Published: 2/23/2021
DOI: 10.1101/2021.02.19.21252101
DOI_URL: http://doi.org/10.1101/2021.02.19.21252101
Author Name: Robinson, R T
Author link: https://covid19-data.nist.gov/pid/rest/local/author/robinson_r_t
Author Name: Mahfooz, N
Author link: https://covid19-data.nist.gov/pid/rest/local/author/mahfooz_n
Author Name: Rosas Mejia, O
Author link: https://covid19-data.nist.gov/pid/rest/local/author/rosas_mejia_o
Author Name: Liu, Y
Author link: https://covid19-data.nist.gov/pid/rest/local/author/liu_y
Author Name: Hull, N M
Author link: https://covid19-data.nist.gov/pid/rest/local/author/hull_n_m
sha: b264712b44928d0163ea98d5664cb05212e985e8
license: medrxiv
source_x: MedRxiv; WHO
source_x_url: https://www.who.int/
url: https://doi.org/10.1101/2021.02.19.21252101 http://medrxiv.org/cgi/content/short/2021.02.19.21252101v1?rss=1
has_full_text: TRUE
Keywords Extracted from Text Content: UV222 SARS-CoV-2 KrCl SARS-46 CoV-2 human skin COVID19 aqueous https://doi host cells COVID-19 SARS-CoV-36 2 medRxiv coronaviruses RT-39 UV222 human surface stocks SARS-94 CoV-2 STEP 4 plane https://doi.org/10.1101/2021.02.19.21252101 doi Kr-Cl Test 1 S3 medRxiv CoV-2 pg//mL 6.51x10 4 SARS-CoV-2 convalescent patient eyes LR of 303 FORECAST Vero cells NIST-traceable 147 cDMEM eye COVID-19 medRxiv preprint skin Vero cell 10mJ/cm 2 SARS-CoV-2 427 Supplementary Table S1 tube LR of N1 copies/μL N1 stock Supplementary Figures S2 and Supplementary Figure S1 . R 2 Figures 1 copies/μL KrCl 106 excilamps Day 3 samples LR KrCl 0.8 + 1.4 copies/L N1-2 aqueous Day 3 cell KrCl excilamps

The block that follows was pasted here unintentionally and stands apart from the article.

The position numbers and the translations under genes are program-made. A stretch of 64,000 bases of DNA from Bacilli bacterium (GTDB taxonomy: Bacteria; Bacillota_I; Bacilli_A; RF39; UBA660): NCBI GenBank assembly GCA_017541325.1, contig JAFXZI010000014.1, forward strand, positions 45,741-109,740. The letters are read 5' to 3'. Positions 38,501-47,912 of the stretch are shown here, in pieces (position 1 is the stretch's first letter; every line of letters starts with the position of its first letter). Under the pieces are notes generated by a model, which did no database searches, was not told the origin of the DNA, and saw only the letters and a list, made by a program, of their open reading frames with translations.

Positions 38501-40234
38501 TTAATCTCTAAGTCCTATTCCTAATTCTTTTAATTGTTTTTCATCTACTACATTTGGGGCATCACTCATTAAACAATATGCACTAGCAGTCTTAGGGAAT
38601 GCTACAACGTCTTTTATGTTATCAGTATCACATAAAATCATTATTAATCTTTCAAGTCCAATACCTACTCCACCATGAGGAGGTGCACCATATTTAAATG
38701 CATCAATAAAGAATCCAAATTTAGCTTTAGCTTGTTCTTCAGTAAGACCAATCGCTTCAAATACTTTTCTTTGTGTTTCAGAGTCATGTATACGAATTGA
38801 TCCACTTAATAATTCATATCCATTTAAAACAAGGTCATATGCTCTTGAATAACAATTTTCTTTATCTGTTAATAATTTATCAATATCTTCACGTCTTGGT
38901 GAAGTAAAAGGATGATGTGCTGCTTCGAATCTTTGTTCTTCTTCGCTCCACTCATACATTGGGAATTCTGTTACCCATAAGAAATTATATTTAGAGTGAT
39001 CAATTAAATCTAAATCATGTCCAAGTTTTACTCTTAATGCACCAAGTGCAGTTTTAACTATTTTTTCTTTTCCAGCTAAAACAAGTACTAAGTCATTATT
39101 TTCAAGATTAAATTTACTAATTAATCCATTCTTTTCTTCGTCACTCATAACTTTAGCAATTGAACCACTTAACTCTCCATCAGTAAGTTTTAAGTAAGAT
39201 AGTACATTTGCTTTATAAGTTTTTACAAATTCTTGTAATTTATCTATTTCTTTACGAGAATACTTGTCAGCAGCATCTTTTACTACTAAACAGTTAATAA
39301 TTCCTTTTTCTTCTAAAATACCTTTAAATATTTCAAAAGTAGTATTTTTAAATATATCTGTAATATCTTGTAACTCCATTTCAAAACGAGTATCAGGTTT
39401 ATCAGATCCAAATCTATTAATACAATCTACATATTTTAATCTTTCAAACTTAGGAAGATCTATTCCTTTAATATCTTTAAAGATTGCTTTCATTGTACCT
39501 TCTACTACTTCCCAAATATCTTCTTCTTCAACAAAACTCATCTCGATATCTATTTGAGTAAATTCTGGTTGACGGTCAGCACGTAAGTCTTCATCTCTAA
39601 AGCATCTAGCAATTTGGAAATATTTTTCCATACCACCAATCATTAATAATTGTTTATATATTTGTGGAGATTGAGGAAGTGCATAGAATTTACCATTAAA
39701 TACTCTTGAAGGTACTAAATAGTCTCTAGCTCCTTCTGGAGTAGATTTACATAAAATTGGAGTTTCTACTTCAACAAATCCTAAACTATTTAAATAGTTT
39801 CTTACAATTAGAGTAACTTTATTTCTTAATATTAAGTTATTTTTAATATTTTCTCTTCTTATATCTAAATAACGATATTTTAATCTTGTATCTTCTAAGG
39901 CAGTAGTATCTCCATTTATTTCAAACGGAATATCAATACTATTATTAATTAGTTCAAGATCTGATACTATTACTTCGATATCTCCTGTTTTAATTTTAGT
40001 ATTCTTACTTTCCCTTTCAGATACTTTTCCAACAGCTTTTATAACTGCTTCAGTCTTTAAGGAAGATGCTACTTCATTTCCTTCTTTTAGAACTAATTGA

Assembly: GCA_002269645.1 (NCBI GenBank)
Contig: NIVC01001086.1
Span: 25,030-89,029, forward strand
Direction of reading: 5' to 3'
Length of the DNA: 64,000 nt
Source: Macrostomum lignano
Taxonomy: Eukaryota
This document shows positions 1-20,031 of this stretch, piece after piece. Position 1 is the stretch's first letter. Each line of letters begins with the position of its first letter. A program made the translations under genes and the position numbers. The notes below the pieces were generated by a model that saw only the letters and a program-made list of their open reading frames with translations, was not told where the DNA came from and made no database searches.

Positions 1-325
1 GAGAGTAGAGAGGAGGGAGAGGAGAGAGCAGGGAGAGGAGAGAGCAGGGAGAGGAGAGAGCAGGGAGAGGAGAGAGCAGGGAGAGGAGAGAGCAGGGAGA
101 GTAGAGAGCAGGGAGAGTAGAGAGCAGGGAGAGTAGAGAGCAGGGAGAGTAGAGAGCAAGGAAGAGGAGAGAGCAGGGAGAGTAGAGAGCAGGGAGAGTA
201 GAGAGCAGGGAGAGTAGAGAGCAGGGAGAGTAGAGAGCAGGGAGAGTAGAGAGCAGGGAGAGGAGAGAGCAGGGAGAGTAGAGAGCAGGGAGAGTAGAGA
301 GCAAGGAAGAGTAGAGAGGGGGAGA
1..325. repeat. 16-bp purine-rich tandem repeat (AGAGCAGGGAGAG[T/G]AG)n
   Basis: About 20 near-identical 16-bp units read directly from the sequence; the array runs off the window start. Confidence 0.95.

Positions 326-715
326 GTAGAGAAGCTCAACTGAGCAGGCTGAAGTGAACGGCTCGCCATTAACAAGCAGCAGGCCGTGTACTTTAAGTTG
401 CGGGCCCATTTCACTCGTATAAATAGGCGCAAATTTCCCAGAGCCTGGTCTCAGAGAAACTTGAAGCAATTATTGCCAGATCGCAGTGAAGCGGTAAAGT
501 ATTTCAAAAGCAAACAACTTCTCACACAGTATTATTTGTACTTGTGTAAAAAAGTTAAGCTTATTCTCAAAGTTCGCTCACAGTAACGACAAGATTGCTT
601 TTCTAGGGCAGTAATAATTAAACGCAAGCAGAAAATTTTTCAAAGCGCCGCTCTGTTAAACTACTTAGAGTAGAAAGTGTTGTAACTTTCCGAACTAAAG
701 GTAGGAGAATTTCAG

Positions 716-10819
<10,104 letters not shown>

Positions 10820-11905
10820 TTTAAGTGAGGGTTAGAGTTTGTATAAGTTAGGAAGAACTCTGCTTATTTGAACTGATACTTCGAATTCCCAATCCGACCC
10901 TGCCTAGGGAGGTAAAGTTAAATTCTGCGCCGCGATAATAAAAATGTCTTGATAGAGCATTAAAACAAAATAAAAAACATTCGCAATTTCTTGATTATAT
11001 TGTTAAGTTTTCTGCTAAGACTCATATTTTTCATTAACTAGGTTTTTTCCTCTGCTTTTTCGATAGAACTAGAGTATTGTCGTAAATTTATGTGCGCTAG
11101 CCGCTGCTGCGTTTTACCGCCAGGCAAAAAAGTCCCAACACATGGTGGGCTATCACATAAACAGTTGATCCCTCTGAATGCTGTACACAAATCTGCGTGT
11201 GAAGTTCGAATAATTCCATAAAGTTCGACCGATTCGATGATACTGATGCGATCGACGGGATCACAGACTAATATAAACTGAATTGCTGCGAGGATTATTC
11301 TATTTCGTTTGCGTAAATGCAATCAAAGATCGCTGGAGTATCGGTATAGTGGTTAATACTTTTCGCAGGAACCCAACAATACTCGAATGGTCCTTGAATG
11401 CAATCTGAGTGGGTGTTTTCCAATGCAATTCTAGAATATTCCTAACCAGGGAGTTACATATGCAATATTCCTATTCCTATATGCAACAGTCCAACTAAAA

Extracted Text Content in Record: First 5000 Characters:There is an urgent need for evidence-based development and implementation of 25 engineering controls to reduce transmission of SARS-CoV-2, the etiological agent of 26 COVID-19. Ultraviolet (UV) light can inactivate coronaviruses, but the practicality of UV 27 light as an engineering control in public spaces is limited by the hazardous nature of 28 conventional UV lamps, which are Mercury (Hg)-based and emit a peak wavelength 29 (254 nm) that penetrates human skin and is carcinogenic. Recent advances in the 30 development and production of Krypton Chlorine (KrCl) excimer lamps hold promise in 31 this regard, as these emit a shorter peak wavelength (222 nm) and are recently being 32 produced to filter out emission above 240 nm. However, the disinfection kinetics of KrCl 33 UV excimer lamps against SARS-CoV-2 are unknown. Here we provide the first dose 34 response report for SARS-CoV-2 exposed to a commercial filtered KrCl excimer light 35 source emitting primarily 222 nm UV light (UV222), using multiple assays of SARS-CoV-36 2 viability. Plaque infectivity assays demonstrate the pseudo-first order rate constant of 37 SARS-CoV-2 reduction of infectivity to host cells to be 0.64 cm 2 /mJ (R 2 = 0.95), which 38 equates to a D90 (dose for 1 log10 or 90% inactivation) of 1.6 mJ/cm 2 . Through RT-39 qPCR assays targeting the nucleocapsid (N) gene with a short (<100 bp) and long 40 (~1000 bp) amplicon in samples immediately after UV222 exposure, the reduction of 41 ability to amplify indicated an approximately 10% contribution of N gene damage to 42 disinfection kinetics. Through ELISA assay targeting the N protein in samples 43 immediately after UV222 exposure, we found no dose response of the ability to damage 44 the N protein. In both qPCR assays and the ELISA assay of viral outgrowth 45 supernatants collected 3 days after incubation of untreated and UV222 treated SARS-46 CoV-2, molecular damage rate constants were similar, but lower than disinfection rate 47 constants. These data provide quantitative evidence for UV222 doses required to 48 disinfect SARS-CoV-2 in aqueous solution that can be used to develop further 49 understanding of disinfection in air, and to inform decisions about implementing UV222 50 for preventing transmission of COVID19. 51 52 All rights reserved. No reuse allowed without permission. 53 54 55 56 All rights reserved. No reuse allowed without permission. (which was not certified by peer review) is the author/funder, who has granted medRxiv a license to display the preprint in perpetuity. The copyright holder for this preprint this version posted February 23, 2021. ; https://doi. (mercury from breaking fragile quartz lamp bulbs is toxic 23 ), (2) the UV dose response 87 kinetics needed to inactivate SARS-CoV-2 are unknown. Should these two challenges 88 be overcome, the use of UV to inactivate SARS-CoV-2 in environments with high 89 potential for transmission (e.g. congregate care facilities, convalescent patient homes, 90 hospital waiting rooms, airplane cabins) would be a practical and readily deployed 91 engineering solution to augment current prophylactic measures (social distancing, face 92 masks, vaccines). Due to a surge in interest and application of UV in various public 93 settings, there is an urgent need to understand the dose response kinetics of SARS-94 CoV-2 to UV radiation to inform decisions which balance the risk to eyes and skin from 95 Krypton and chlorine in KrCl excilamps are much less toxic than mercury, and KrCl 106 excilamps have already been shown to be competitive in terms of electrical efficiency 107 with mercury lamps that have many more years of product development and 108 optimization 30 . Our results demonstrate that when an aqueous solution of pathogenic 109 SARS-CoV-2 is exposed to UV222 light emitted by a Kr-Cl excilamp, its infectivity and 110 integrity is attenuated in a UV dose-dependent manner, as measured by culture and 111 molecular assays. These first UV222 disinfection dose responses demonstrate the 112 METHODS diffusing cosine corrector detector. Raw spectral data from the OceanView software 142 was interpolated to integer wavelengths using the FORECAST function in Microsoft 143 Excel and relativized to peak emission at 222 nm for use in dose calculations (Figures 1 144 and S1). Total incident UV-C irradiance was measured using an International Light 145 Technologies (ILT) 2400 radiometer with a SED 220/U solar blind detector, W Quartz 146 wide eye diffuser for cosine correction, and peak irradiance response NIST-traceable 147 calibration. For irradiance measurement, the peak wavelength calibration value was 148 input manually as the radiometer factor. The incident irradiance was measured with the 149 detection plane of the radiometer centered at the height and location of the sample 150 surface during UV exposures, and corrected for several factors to determine the 151 average irradiance through the sample depth. Spatial nonuniformity of emission